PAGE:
Union workers have the right to have a union representative, shop steward, or a co-worker with them anytime they are questioned -- if they think that the questions could result in being disciplined or something else bad (like a bad evaluation or being assigned another job).

When you are called in, ask what the meeting is about. If you don't get a straight answer or you still believe that it could lead to discipline, you need to protect yourself and say that you have a right to have a representative or coworker with you. If you are being questioned, don't go into a meeting alone.

Workers do not have the right to a representative/witness if the meeting is only to tell them about discipline that has already been decided.

Non-union workers do not have the right to have a co-worker present when they are questioned. You don't have the same job protections as a union member, since you can still be fired with no good reason. Even though it's not a right, you can ask to have a co-worker with you. A witness and advisor can help.

Some public workers have the similar rights, even without a union.

You can contact the NLRB and file a charge if your rights are violated. Talk to your union first.

Why Weingarten Rights are important:

  • When workers know their rights, bosses are more careful.
  • A witness can make sure that the boss doesn't lie about what happened at the meeting.
  • Having someone with you could make you act smarter: we all say stupid things when we're scared.
  • Union members can only be disciplined or fired for "good cause," so it's important not to hurt the case in the interview.

What you should know:

  1. You must ask to have a co-worker, union representative or shop steward at the interview with you. You can ask before or at any point during the discussion. Ask directly what the meeting is about and if it could result in discipline. If your boss won't answer directly - you need representation.
  2. Your have a right to talk privately with your witness/representative.
  3. During the meeting, your witness/representative can: make points, bring out additional information, clarify what's being said, give you advice, object to confusing or intimidating behavior, and act as a witness.
  4. You have a right to know what the subject of the meeting is.
  5. Your boss must permit a reasonable delay to find a witness. Union members must use whatever shop steward is available.
  6. If your boss refuses your request for a representative, and asks you questions anyway, you don't have to answer.

What a boss can do when a worker asks for a representative:

  1. Agree to the meeting with the employee and representative.
  2. Decide not to interview the employee.
  3. Give the employee a choice of no interview (that s/he will decide about disciplining the employee without getting "the employee's side") or an interview without a representative.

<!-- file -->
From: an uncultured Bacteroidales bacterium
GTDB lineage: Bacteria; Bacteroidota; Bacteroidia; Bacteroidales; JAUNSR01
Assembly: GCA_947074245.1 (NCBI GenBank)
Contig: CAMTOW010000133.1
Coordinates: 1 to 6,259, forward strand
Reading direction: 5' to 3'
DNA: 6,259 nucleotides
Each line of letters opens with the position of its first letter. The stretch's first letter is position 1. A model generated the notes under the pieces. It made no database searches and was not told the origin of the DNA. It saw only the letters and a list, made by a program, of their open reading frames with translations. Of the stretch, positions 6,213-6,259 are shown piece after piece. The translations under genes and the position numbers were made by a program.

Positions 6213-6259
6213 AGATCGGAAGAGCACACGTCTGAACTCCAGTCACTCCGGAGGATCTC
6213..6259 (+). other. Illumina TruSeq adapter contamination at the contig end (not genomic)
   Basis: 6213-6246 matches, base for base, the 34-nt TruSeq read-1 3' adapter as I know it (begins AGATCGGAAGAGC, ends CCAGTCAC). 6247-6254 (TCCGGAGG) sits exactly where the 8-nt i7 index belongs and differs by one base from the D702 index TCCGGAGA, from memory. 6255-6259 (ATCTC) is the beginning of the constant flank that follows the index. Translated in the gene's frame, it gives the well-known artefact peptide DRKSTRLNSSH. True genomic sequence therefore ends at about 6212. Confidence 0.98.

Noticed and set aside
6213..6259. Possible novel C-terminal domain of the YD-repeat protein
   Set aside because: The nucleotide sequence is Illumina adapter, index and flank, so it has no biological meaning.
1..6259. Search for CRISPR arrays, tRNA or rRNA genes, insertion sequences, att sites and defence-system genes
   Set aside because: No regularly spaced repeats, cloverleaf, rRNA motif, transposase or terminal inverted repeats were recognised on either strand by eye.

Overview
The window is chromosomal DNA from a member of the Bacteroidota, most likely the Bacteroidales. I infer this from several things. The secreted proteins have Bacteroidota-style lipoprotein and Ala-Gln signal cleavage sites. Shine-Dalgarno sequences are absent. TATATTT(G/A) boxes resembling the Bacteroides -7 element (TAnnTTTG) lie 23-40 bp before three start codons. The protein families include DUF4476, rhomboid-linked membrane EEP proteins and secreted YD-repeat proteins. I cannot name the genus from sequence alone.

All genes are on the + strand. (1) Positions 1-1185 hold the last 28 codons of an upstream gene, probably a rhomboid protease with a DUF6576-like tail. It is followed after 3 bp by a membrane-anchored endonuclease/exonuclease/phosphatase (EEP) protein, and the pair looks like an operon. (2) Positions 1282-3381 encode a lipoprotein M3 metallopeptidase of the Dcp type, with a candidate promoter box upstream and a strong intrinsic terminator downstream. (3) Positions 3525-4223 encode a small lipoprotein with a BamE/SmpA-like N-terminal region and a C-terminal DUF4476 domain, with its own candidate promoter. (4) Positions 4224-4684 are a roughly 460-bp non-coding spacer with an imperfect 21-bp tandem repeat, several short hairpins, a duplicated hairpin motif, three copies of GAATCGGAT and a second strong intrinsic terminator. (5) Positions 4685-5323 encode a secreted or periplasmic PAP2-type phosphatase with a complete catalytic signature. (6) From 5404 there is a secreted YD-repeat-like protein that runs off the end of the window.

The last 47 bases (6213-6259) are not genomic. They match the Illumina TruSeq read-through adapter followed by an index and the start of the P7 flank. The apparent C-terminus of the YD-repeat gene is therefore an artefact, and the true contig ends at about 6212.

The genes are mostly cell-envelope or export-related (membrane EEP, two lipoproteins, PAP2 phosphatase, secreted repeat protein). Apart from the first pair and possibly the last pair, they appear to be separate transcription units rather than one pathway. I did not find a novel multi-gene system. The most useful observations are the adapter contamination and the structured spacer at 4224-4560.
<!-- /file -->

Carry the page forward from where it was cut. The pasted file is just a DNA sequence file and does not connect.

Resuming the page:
If an employer refuses a request for a representative, the worker should keep saying during the interview that they want a representative. The employee might decide not to answer any questions.

How bosses get workers to give up representation:

  1. "If you're not guilty, you don't need a witness." If you believe this, watch a police show, where cops regularly get people to admit to things by pressuring or tricking them. Employees should tell their employer: if you're going to treat me fairly, you won't mind having a witness.
  2. The boss is vague or won't admit the meeting could result in discipline. If an employee is being investigated or asked to explain what they did, they should have a representative. Remember – employees can ask for a witness/representative at any time during the discussion.
  3. Says the representative can only be a silent witness during the interview. The representative's role is to make sure that important information is brought out and that the employee is treated fairly (surely the employer wants the same thing). 

The role of the union leader during questioning:

  • Insist on a reasonable delay of the meeting so that the employee can have a representative. The employer can insist on using whatever union leader is available.
  • Before the meeting, ask the employer what the subject of the meeting is. Ask directly what the meeting is about and if it could result in discipline.
  • Before the meeting begins, talk privately with the employee. This will ensure that you are familiar with the situation and you can advise the employee so that s/he answers questions in the best way. If necessary, you can interrupt the meeting to speak privately with the employee again.
  • During the meeting, the witness/representative can:
    • make points
    • bring out additional information
    • clarify what's being said and give advice
    • object to confusing or intimidating behavior
    • act as a witness and take notes